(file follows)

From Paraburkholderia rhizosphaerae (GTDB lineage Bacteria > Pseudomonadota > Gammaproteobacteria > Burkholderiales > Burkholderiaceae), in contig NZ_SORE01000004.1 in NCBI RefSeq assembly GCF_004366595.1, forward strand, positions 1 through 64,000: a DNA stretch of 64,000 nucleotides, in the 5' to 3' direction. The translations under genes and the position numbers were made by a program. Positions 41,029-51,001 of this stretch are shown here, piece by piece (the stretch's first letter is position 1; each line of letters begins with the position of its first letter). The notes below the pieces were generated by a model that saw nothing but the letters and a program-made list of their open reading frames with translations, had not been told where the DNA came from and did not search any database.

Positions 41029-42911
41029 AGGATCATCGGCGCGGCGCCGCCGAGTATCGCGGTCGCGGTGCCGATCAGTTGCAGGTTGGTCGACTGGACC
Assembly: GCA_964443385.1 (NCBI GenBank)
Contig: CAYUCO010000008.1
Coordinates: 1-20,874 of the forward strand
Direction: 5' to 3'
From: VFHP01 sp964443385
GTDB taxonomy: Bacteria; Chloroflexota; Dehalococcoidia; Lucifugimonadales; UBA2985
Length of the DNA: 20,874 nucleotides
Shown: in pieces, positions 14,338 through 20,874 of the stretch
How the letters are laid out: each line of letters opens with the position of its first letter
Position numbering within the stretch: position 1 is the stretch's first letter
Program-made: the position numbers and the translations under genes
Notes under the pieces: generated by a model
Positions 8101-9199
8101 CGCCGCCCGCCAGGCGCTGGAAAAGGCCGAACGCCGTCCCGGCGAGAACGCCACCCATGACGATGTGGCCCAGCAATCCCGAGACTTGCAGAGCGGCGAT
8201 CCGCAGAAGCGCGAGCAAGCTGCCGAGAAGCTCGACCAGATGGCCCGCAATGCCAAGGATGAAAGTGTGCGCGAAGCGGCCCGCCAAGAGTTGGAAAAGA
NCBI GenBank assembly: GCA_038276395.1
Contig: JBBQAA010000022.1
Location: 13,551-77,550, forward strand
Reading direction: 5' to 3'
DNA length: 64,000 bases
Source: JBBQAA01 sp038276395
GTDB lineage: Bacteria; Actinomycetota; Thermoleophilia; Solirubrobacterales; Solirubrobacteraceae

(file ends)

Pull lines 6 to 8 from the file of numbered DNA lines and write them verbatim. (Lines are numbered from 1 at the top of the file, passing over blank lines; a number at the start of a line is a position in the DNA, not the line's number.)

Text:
Coordinates: 1-20,874 of the forward strand
Direction: 5' to 3'
From: VFHP01 sp964443385